<1854 “Physiological Science . . . Its subject-matter is a large MOIETY of the universe.”—Lay Sermons’ (1870) by Thomas H. Huxley, v. page 98>

<1876 “Tom divided the cake and Becky ate with good appetite, while Tom nibbled at his MOIETY.”—‘Adventures of Tom Sawyer’ by Mark Twain, xxxi. page 242>

<1910 “As soon as they reached the legal working age only a scanty MOIETY . . . became self-supporting.”—‘Twenty Years at Hull-House’ by J. Addams, xvi. page 382>

<1938 “A significant MOIETY of Mr. Weissberger's collection were drawings which Loyalist schoolteachers had their pupils do on ‘The Life of the Child’ before and during the war. ‘Time Magazine,’ 30 May>

<1995 “The peculiarly human . . . capacity to pass on thoughts and feelings—even a large MOIETY of personal identity—from one generation to the next.”—“Harper’s Magazine,” April, page 61>
2c) Chemistry and Biochemistry. A group of atoms forming a distinct part of a large molecule. [[very widely used in these areas with thousands upon thousands of examples to be found in scientific journals]] [1935]
<1935 Carbohydrate MOIETY, the non-nitrogenous residue of the amino acids resulting from deamination.”—‘Medical Dictionary’ (edition 17) by W. A. N. Dorland & E. C. L. Miller, page 842/1>

<1945 “The lactone MOIETY [of pantothenic acid] can replace pantothenic acid for growth of the above organisms.”—‘Journal of Biological Chemistry,’ Vol. 159, page 311>

<1954 “The other penicillins have the same type of structure but have different side chains replacing the benzyl (C6H 5CH2 – ) MOIETY.”—‘Principles of Biochemistry’ by A. White, xii. page 265>.

<1974 “Its molecular structure (containing both an indole and a phenylethylamine MOIETY) suggests the possibility of an interaction with brain monoamines.”—‘Nature,’ 13 December, page 586/2>

<1993 “The electron absorption spectra presented are due to the cationic MOITIES.”—‘Dyes & Pigments,’ Vol. 21, page 16>
3) (obsolete) humorous. One's wife or husband. Cf. better half [1611]
<1611 “Yet sith I am the MOITY of my wife And one selfe Purse supporteth eithers life, I must confesse I am the better for you.”—‘ The Scourge of Folly’ by John Davies (of Hereford), cxx. page 58>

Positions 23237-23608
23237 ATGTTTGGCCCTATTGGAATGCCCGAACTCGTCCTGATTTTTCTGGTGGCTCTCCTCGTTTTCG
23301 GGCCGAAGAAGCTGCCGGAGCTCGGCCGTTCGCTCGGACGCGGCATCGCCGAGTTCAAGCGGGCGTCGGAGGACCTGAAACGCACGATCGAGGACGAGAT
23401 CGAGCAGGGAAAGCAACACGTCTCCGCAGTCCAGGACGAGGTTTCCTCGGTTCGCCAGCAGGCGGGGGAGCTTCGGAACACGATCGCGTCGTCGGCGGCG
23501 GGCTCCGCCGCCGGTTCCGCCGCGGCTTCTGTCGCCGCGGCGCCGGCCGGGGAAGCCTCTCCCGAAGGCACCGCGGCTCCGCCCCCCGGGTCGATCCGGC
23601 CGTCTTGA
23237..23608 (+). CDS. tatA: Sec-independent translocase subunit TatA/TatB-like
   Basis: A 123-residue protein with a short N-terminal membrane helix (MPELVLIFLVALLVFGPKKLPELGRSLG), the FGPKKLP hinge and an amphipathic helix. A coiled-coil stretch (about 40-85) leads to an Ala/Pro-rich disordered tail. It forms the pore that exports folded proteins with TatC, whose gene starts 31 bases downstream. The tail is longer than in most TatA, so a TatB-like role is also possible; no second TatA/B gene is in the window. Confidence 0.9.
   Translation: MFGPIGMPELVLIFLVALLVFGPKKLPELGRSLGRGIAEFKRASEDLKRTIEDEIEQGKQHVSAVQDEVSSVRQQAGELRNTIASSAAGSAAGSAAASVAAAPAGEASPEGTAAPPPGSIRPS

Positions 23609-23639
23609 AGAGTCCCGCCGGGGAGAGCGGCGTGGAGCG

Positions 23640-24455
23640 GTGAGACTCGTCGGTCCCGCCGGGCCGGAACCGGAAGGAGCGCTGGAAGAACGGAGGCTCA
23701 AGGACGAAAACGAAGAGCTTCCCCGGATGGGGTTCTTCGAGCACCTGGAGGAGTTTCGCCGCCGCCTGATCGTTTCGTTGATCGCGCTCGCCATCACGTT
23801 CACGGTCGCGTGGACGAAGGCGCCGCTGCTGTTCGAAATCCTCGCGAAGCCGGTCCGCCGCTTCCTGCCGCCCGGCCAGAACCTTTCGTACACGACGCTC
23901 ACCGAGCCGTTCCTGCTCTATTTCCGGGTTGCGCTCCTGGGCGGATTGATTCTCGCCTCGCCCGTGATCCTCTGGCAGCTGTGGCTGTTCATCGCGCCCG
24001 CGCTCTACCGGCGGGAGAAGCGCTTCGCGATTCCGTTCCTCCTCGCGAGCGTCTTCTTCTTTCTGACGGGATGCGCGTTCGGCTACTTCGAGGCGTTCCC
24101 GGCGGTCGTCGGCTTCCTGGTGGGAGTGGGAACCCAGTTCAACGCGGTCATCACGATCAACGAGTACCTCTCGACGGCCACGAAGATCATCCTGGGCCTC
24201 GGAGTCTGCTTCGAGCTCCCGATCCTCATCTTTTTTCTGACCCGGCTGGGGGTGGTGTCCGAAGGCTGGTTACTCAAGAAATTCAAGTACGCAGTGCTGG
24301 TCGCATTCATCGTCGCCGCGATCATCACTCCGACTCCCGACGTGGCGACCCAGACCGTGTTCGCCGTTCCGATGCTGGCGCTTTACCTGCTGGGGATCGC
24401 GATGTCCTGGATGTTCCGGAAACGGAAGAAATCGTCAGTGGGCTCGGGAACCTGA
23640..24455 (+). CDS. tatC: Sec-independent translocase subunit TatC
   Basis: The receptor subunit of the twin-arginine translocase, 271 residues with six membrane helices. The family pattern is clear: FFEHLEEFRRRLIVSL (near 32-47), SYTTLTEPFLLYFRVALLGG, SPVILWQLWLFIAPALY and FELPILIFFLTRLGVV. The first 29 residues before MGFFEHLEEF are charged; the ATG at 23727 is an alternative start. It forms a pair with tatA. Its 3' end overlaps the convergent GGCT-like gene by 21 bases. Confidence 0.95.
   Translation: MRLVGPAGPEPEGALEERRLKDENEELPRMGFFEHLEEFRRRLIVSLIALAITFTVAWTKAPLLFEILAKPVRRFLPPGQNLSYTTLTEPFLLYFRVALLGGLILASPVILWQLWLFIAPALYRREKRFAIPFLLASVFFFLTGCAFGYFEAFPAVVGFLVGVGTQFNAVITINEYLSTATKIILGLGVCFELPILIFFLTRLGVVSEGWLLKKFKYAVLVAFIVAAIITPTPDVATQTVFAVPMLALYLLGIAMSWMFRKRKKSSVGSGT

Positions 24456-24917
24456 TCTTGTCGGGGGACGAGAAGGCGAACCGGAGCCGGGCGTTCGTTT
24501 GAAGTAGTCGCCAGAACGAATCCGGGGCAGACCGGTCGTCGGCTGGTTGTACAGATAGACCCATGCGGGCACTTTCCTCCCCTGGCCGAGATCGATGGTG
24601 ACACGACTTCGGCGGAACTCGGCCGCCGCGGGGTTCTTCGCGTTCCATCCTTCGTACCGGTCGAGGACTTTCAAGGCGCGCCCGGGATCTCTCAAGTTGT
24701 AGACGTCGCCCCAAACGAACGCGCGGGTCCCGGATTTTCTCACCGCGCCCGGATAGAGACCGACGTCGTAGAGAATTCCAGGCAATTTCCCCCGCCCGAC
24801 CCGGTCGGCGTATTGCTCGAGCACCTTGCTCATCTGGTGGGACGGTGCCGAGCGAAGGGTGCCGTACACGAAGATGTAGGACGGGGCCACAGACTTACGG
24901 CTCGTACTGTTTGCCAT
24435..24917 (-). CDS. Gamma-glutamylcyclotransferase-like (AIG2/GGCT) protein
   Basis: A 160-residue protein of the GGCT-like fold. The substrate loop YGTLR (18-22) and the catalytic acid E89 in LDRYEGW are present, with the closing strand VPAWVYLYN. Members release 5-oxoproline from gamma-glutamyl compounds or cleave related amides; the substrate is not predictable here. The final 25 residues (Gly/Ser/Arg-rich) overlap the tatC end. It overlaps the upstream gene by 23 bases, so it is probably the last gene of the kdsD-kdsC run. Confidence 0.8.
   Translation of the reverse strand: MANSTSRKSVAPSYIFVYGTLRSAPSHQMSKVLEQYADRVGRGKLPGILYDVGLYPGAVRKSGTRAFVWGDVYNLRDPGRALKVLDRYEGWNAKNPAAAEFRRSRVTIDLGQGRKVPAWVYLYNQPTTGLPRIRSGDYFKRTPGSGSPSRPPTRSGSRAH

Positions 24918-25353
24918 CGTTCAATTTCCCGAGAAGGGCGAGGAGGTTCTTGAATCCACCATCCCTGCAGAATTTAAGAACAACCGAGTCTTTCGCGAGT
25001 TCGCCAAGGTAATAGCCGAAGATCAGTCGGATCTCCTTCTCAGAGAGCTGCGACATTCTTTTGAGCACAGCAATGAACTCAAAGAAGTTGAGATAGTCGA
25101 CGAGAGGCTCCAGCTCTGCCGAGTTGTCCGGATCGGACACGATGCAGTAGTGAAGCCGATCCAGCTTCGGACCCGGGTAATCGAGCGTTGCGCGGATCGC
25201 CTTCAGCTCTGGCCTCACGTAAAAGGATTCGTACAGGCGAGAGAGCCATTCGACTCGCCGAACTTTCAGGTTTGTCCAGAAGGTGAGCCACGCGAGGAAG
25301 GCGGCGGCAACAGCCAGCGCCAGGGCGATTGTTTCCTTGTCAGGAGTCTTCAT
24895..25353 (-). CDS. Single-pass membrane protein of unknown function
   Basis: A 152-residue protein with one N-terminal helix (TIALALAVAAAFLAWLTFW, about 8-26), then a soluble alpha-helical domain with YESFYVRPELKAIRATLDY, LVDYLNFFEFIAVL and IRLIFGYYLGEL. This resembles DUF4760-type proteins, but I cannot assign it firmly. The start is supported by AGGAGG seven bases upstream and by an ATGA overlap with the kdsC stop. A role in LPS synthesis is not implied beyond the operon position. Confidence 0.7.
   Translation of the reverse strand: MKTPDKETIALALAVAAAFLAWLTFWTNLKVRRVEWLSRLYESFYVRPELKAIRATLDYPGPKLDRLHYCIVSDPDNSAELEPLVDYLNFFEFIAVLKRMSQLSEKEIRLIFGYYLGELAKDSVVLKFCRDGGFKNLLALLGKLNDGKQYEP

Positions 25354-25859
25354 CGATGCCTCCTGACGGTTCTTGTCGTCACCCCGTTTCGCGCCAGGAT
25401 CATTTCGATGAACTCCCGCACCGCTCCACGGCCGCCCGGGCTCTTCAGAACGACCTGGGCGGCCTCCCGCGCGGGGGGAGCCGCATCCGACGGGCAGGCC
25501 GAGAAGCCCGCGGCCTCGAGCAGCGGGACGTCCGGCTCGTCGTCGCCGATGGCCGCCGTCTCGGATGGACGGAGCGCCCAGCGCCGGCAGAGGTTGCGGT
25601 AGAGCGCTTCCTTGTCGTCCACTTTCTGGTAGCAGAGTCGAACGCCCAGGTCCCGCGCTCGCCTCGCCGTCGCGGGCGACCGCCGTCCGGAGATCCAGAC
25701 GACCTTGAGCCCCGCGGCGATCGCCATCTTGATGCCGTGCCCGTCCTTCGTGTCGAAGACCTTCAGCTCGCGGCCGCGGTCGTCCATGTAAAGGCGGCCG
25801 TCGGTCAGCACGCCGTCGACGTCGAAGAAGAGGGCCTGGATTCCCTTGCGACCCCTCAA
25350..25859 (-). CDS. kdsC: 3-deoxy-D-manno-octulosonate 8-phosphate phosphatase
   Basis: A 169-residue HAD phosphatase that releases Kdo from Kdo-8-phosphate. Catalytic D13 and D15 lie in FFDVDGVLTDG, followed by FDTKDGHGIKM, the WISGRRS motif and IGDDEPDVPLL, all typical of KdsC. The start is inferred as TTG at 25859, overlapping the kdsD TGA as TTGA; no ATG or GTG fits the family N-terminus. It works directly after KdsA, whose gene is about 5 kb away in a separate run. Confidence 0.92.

<1699 “This whole family are well, and presents their service to you and the whole College. My service to the other MOIETY.”—‘Letters’ of John Lock, in ‘Correspondence of Locke & Clarke’ (1927), 23 January, page 552> [[Hmm. Sounds lecherous to me!]]

<1737 “It was to deprive the Husband of the voluntary Love of his MOIETY.”—‘Memoirs of G. di Lucca’ by S. Berington, page 227>

<1770 “Among the grievances against which Mr. Bustle exclaims abroad, is the excessive neatness of his notable MOIETY.”—“Lady’s Magazine,” Vol. 1, page 228/2>

<1829 “The Lady with a skeleton MOIETY in the old print.”—‘Gem’ by C. Lamb, page 25>

<1846 “Mrs. Featherton saw . . . that something had happened to her helpmate . . . and . . . she determined to bring her inferior MOIETY to auricular confession.”—‘Wilderness & War Path’ by James Hall, page 164>
4) Anthropoogy. Either of two primary social or ritual groups, usually exogamous [[the custom of marrying outside the tribe, family, clan, or other social unit]], into which a society is divided; specifically one among a tribe of Australian Aborigines. [1883]
<1883 “If we now . . . separate the whole into its two constituent MOIETIES, we shall have exactly a representation in each of the assumed forms of the divided commune, in which the two divisions are in fact totems.”—‘Journal of the Anthropological Institute of Great Britain and Ireland,’ Vol. 12, page 510>

<1914 “The dual system in which there are only two social groups or moieties.”—Kinship & Social Organization’ by W. H. Rivers, iii. page 72>

<1936 “Where both MOIETIES and clans occur, the former are ordinarily more limited in their functions and of less social importance.”—‘The Study of Man’ by R. Linton, xii. page 207>

<1952 “Such MOIETY totemism . . . is found in a number of different varieties in Australia, and still other varieties are found in Melanesia and in North America.”—‘Structure & Function in Primitive Society’ by A. R. Radcliff-Brown, vi. page 118>

<1978 “The longhouse lineage of families was the basic unit of Seneca society. Lineages in turn built up into clans, clans into MOIETIES.”—“America’s Fascinating Indian Heritage” by J. A. Maxwell, iv. page 124/1>w